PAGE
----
Surf: Eels vs. Plugs - The Fisherman

Surf: Eels vs. Plugs

Is there a clear winner in this age-old debate?

Ten years ago I made a conscious decision to transition away from using eels. This is not to say that I completely stopped using them, but I found that I was having a lot more fun plugging because of the mental engagement that comes with having to consider plug choices and staying ‘in tune’ with what they are doing at the end of the line. Plus, there is an undeniable sweetness that comes with every ‘big’ fish that I catch on a plug, a feeling that I played a bigger role in my success than I might have if I were simply lobbing a live eel out there and waiting for a big bass to sniff it out. Did I really have more control over my success? That’s an answer I may never know.

But I can provide examples. Simple ones like the night I caught a 36-pounder on one of the first Flat-Glide needles I ever made along with a bunch of teen fish. Then the bite died, I swam in, grabbed my eel bag and landed a 41-pounder on my first cast with an eel. Was that fish there the whole time or was it just a matter of timing? I will never know.

Here’s a good one. It was 2018 I think, my buddy Dave and I hit up one of our favorite June spots, we brought eels, but both elected to start with plugs. We cast darters, needles and metal lips for over an hour I landed a 16-pounder and we had a few other hits. I was going to try a different rock when Dave told me he was switching to eels. I turned on my heel, grabbed my eel bag and went right back to my rock. I rummaged through my snakes for the smallest one because my confidence was low, I casted that little eel into the quickening tide and felt the line drifting to the right, then an immediate impact. I set the hook and the surface burst open with the sounds of a big fish rolling. Dave said in his usual matter-of-fact tone, “that sounds like a good one.” That fish was 43 pounds and my next fish was 41. It’s hard to argue with those results.

BUT, there are times when plugs are just the better choice. Jump ahead to 2019, it was early July and my buddy Keith and I were on a good bite. He was using eels, I was using deep-diving metal lips. This hit went on for several days, we were fishing a deep drop-off, casting into 15 feet of water. The surf was rough for the first couple nights and the swells were pushing around the end of the rock we were fishing, the wind and the tide were moving in the same direction building a stronger current which made for some tough conditions with the groundswell. With the metal lip I could keep the plug at depth and let the current push it sideways as it neared the rock, this is where I was getting most of my fish and I had a lot of them. It was a mix of sizes from 30 inches to 35 pounds but it was clear that the plugs were out-fishing eels by a large margin. The last night of the bite was flat-calm, and I went in confidently chucking my plug. Keith crushed me with the eels, including a 44-pounder, the largest fish of the week.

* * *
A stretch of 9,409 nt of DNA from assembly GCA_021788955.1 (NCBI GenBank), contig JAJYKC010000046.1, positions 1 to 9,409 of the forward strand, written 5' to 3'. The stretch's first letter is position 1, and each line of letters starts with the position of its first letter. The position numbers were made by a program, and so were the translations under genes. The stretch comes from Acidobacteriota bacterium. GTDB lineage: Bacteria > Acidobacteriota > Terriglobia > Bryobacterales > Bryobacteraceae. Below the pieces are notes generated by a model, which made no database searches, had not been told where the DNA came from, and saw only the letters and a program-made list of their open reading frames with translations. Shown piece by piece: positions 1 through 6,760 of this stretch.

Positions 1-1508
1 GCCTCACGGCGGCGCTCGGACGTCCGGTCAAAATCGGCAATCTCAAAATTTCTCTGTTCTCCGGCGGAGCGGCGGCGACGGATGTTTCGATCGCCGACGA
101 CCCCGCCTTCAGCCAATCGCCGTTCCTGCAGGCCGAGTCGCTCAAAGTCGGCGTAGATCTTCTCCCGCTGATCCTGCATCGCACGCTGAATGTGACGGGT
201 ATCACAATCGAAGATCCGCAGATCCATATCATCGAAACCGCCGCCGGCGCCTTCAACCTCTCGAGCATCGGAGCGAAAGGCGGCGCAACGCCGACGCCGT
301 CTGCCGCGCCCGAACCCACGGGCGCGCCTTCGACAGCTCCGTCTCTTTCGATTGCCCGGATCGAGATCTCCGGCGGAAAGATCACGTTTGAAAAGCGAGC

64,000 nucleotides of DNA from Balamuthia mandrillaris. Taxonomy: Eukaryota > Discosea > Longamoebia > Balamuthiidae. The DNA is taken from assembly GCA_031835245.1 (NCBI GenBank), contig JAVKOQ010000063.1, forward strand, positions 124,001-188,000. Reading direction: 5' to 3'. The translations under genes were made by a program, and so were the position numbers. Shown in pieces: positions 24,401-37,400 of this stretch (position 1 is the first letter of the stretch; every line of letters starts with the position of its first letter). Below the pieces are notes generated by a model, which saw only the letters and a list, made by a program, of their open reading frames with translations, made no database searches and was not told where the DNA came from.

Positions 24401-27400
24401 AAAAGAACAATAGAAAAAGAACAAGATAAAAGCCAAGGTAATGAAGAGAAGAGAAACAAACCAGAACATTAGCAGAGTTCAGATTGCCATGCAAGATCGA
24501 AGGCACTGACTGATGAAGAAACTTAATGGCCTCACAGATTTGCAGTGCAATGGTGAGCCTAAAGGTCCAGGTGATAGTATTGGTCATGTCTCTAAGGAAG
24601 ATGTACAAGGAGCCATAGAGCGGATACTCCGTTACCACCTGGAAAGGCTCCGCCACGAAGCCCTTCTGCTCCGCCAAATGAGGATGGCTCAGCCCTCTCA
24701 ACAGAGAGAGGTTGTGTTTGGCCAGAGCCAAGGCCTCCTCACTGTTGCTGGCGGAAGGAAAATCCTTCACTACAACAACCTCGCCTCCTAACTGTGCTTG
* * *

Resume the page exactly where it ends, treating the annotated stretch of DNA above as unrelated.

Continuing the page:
As I drove home that night, feeling a little defeated, I put the pieces together in my head. In that rough water, I was able to keep the plug down in the strike zone and control where it was in the water column. Plus that rough water made it much more chaotic beneath the surface, the fish were holding near the rock taking advantage of the augmented tide and pounding waves but were also were easier to fool on plugs because they didn’t have time to give it a second look. The eels were being swept above the strike zone and Keith was not able to present to the fish consistently. But when the surf laid down, the current was not being affected by the wind and waves. Keith was able to keep his eels down. The fish were much more timid that night, and Keith’s big fish picked a nearly dead eel up off the bottom. I should have picked up on that vibe early in the tide, but I was riding that high from my prior nights of plenty.

So, who wins the debate here? Is plugging a noble and purer cause? Or are we somehow more legit if we follow the deep-rooted traditions of eeling the surf? If you want to know what I really think, I think you’re selling yourself short if you don’t do both because on those nights when the conditions tell you plugs are not the answer you’ll be going home with only the satisfaction that you knew you were wasting your time.



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